Refiners take new tack to win EPA ethanol blending waivers

Source: By Eric Wolff, Politico • Posted: Monday, June 15, 2020

 Small oil refiners — still reeling from the pandemic-driven collapse in fuel demand — have petitioned EPA to grant them economic hardship status dating back to 2013 in an apparent move to pave the way for the agency to free them from this year’s Renewable Fuel Standard mandates to blend ethanol with their gasoline, oil and ethanol industry sources tell POLITICO.

If granted, Pro’s Eric Wolff reports, the unprecedented requestcould allow small refiners seeking exemptions from RFS requirements for 2020 to meet the standard set by a federal court in January that said only facilities that had obtained those exemptions continuously since they were first offered in 2013 were eligible to receive them for the current year.

EPA has yet to act on the petitions. Instead, the agency placed them in an administrative hiatus in order to avoid reporting their existence in an online dashboard created by EPA Administrator Andrew Wheeler to increase transparency, according to two people who work in the oil industry.

The move by the refiners once again puts the administration in a tight political spot over whether to side with corn farmers, whose votes Trump needs in states like Iowa, or to back the refining sector that employs blue collar workers in places like Pennsylvania that could be crucial in November’s election.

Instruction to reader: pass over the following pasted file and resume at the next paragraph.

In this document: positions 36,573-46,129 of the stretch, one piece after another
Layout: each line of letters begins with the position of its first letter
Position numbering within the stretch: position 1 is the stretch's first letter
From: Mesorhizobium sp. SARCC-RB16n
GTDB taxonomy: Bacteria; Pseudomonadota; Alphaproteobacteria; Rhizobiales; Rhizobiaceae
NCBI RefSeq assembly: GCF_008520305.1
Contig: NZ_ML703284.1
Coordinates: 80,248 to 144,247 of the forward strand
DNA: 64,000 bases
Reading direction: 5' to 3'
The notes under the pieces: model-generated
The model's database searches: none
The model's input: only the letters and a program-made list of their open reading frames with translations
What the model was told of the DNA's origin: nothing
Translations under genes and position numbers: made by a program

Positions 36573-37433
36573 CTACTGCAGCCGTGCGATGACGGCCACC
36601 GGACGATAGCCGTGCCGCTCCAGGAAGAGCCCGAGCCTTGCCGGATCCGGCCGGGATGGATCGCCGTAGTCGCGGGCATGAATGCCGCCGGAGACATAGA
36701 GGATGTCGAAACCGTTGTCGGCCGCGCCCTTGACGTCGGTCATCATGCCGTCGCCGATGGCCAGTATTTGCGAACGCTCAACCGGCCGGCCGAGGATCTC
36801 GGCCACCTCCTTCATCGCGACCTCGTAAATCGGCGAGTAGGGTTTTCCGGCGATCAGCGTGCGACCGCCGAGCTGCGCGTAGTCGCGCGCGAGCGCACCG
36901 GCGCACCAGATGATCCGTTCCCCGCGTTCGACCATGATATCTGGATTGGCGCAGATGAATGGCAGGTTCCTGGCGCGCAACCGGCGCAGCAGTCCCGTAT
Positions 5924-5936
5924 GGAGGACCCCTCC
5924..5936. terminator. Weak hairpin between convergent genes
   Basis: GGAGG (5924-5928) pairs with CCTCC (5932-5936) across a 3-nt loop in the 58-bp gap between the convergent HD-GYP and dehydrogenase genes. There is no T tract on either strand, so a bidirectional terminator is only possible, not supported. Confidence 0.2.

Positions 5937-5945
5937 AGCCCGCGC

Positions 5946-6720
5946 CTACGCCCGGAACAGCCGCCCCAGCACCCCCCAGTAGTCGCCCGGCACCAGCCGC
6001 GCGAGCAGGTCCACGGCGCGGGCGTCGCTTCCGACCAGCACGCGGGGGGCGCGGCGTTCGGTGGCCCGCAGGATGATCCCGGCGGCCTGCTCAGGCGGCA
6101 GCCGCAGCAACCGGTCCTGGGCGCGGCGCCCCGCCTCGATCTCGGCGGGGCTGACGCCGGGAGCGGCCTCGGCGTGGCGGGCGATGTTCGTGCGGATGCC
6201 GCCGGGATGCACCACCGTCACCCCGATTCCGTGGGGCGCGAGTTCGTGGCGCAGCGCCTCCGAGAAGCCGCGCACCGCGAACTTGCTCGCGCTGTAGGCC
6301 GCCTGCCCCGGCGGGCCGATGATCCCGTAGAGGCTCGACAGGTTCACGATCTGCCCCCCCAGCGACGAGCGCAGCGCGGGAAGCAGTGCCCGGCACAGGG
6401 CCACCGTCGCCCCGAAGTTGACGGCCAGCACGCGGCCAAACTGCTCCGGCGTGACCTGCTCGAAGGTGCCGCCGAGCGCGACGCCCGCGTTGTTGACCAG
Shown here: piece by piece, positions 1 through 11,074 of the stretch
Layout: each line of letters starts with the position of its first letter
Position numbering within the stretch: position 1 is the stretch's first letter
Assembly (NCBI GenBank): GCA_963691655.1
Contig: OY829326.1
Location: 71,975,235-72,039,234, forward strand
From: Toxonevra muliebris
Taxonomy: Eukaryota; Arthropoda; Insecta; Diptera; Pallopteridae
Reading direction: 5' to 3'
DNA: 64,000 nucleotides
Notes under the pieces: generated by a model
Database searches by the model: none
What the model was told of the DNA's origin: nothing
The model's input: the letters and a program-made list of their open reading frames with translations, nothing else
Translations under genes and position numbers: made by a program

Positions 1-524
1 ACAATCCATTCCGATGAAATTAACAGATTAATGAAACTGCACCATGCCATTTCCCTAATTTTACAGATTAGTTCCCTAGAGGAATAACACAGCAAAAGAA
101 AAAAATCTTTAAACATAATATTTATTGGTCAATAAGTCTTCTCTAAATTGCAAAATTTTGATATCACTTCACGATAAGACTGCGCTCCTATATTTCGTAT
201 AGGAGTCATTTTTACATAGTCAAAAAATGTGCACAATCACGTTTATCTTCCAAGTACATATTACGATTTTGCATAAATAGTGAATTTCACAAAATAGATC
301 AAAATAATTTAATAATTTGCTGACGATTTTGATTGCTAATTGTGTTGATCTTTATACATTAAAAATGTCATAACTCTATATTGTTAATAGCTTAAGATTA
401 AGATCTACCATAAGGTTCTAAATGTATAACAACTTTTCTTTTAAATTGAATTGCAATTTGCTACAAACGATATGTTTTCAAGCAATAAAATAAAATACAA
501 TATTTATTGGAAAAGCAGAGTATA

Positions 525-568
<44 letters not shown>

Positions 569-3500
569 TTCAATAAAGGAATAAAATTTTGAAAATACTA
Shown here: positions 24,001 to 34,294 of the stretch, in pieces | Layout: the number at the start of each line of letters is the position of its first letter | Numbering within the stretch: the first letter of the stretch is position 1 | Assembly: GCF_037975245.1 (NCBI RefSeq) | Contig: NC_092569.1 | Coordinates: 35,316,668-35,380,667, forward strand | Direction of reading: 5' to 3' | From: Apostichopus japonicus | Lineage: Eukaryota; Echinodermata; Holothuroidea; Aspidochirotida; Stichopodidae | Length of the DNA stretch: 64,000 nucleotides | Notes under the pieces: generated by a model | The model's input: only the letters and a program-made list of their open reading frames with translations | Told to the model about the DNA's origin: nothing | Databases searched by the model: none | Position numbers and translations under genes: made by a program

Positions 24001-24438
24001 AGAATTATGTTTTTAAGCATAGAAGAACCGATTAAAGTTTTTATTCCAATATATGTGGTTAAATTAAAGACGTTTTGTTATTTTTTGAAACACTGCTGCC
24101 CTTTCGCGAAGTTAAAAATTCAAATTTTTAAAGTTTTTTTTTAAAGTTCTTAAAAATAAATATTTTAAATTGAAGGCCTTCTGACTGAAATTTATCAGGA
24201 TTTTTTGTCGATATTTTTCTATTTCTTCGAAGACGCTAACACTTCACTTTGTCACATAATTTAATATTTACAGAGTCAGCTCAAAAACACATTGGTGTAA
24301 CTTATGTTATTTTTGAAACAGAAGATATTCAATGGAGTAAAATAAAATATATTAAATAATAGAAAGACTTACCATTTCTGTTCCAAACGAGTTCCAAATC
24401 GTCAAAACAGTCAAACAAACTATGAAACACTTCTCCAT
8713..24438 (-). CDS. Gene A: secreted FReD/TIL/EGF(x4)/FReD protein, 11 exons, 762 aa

In a statement to ME, Texas Sen. Ted Cruz said Wheeler “fully understands” the damage that expensive compliance credits, called Renewable Identification Numbers, have on small refineries. “I expect the administrator, based on his past commitments, not to sit idly by while RIN prices continue to increase and to provide relief to small refiners that is authorized by Congress,” he said.

Small refiners have petitioned EPA to grant them economic hardship status dating back to 2013 that would free them from the Renewable Fuel Standard mandates to blend ethanol with their gasoline, oil and ethanol industry sources tell POLITICO. If granted, the unprecedented request would allow small refiners seeking exemptions from RFS requirements for 2020 to meet the standard set by a federal court in January that said only facilities that had obtained those exemptions continuously since they were first offered in 2013 were eligible to receive them for the current year. “We strongly oppose the so-called ‘gap-year’ waivers and do not believe EPA has the authority to grant them,” said RFA CEO Geoff Cooper. “This gap-filling scheme is no more than a thinly veiled attempt to circumvent the Tenth Circuit Court’s January decision requiring that EPA may only grant exemptions that are continuous extensions of prior-year waivers.”

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